God is Love Pt III

When I started this study, I aimed to prove that God' love remains complete and that His believers reside in His love. I wanted to demonstrate that when believers are imperfect, God perfectly loves them. This understanding is true. God loved us first, so much so that He sent His Son as our sacrifice. In this sacrificial love, God tells us that we do not need to fear the Day of Judgement. Fearing Judgment Day means that we have not embraced the salvation that He has provided. At this point, I wanted the study to be complete.

God is Love Pt II

John identifies that God is love. In verses 9 – 10, he depicts God's love manifesting in Jesus as our sin offering. In verse 15, John climatically tells the believers that those who confess that Jesus is the Son of God will abide in God. John's plea addresses those who wavered in their understanding of Jesus. These individuals thought of Jesus as less than God and required reminding of His divinity.[1] In confessing that Jesus is the Son of God, they adequately acknowledged Jesus' humanity.

God is Love Pt I

In 1 John 4:7 – 21, John encourages the believers to possess confidence, assurance and certainty that God is love. To understand John's encouragement, it is necessary to examine the historical context of 1 John. The epistle of 1 John resides in the Johannian literature. The apostle John composed the Johannian literature. These writings include the Gospel of John, 1, 2, 3 John, and Revelation. In particular, 1 John addresses specific issues within the first-century church. The first issue addressed deals with schism.

Patience with Faith, Hope, and Christ Pt II

2 Thess 1:1 – 12 identifies the Thessalonians receiving acknowledgment for their faith and love. In addition to their faith and love, they endure affliction. Verse 6 emphasizes God's vengeance upon those who afflict persecution. On the other hand, verse 7 places emphasis on the afflicted receiving relief from their persecutors. In both cases, God acts accordingly to those receiving and giving affliction. God's actions demonstrate his active participation in the Thessalonians' lives.

Patience with Faith, Hope, and Christ Pt I

2 Thess continues Paul's discourse to the Thessalonians. Scholars have not determined the time span between the first and second letter. The structure of the second letter is similar to the first. Both letters contain an opening greeting, prayer-report, instruction on the Lord's coming, instruction for life in the church, and closing greeting. The similarities also indicate Paul's attempts to address issues within the church. The second letter reveals that specific issues from the first letter remained outstanding.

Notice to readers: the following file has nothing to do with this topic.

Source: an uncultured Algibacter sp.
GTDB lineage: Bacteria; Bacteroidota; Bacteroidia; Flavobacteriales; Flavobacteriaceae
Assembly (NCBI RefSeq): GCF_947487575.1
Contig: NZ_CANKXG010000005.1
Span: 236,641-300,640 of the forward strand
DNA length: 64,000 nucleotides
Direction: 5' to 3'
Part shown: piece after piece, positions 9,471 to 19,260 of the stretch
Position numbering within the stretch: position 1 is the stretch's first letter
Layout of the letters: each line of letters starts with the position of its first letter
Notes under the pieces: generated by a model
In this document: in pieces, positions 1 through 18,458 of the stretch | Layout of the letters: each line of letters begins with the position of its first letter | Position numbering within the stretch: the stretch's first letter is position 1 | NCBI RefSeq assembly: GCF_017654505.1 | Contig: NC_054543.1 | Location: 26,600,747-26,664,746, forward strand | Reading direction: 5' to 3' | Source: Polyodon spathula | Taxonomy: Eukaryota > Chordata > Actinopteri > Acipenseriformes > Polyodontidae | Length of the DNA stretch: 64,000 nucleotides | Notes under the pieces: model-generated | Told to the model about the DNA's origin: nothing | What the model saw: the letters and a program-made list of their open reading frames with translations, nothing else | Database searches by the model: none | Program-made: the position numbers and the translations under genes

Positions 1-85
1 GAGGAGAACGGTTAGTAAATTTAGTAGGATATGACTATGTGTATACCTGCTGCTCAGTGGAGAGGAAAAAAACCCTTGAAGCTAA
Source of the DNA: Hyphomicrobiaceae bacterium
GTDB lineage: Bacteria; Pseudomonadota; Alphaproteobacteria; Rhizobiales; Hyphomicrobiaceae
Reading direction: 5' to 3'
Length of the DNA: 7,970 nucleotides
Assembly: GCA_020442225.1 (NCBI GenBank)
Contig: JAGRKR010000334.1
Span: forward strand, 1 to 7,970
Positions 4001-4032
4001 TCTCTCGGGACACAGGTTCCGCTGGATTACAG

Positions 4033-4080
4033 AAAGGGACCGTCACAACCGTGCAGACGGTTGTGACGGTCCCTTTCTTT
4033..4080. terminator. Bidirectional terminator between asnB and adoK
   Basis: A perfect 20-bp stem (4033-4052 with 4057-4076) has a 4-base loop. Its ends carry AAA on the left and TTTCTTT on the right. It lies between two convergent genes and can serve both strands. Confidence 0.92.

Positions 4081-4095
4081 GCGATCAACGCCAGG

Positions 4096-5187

Faith Completes Its Work Pt II

1 Thessalonians 2:17 – 3:13 reveals Paul's address to the Thessalonians. Prior to Paul's address, the city officials evicted Paul and Silas from Thessalonica, due to their proclamation of Jesus being the Messiah. Paul now narrates their desire to return to Thessalonica. However, they endure Satan’s afflictions and are unable to return to Thessalonica. Despite these hardships, he addresses his continual concern for the church. For he, truly desires to visit in order to preserve their faith.

Faith Completes Its Work Pt I

1 Thessalonians 2:17 – 3:13 identifies two contrary actions against faith. Paul begins this narrative by identifying his great longing to visit the Thessalonians. The Greek verb, ἐπιθυμία or great-longing occurs thirty-eight times in the New Testament. The verb is translated only two times, 1 Thess 2:17 and Phil 1:23 with positive connotations. The remainder occurrences depict negative connotations.

Jesus Feeds the Five Thousand Pt II

The narrative of Jesus feeding the five thousand exists in all four Gospels. John, however, provides more detailed information than the Synoptic Gospels. He identifies the Jewish Passover being near, Philip being perplexed over feeding the crowd, Andrew bringing the boy with food to them, the loaves being made out of barely, Jesus handing out food to the crowd, Jesus' providing an answer to gathering the remaining food items, the crowd responding to the miracle, and Jesus' dismissing the crowd and disciples.

Jesus Feeds the Five Thousand Pt I

Matthew 14:13-21 depicts Jesus feeding the five thousand. In this passage, Matthew identifies Christ challenging his disciples to faith in imitating him. His actions worthy of imitation involve his ability to meet physical needs. In meeting these physical needs, Matthew reveals Christ as the Messiah.


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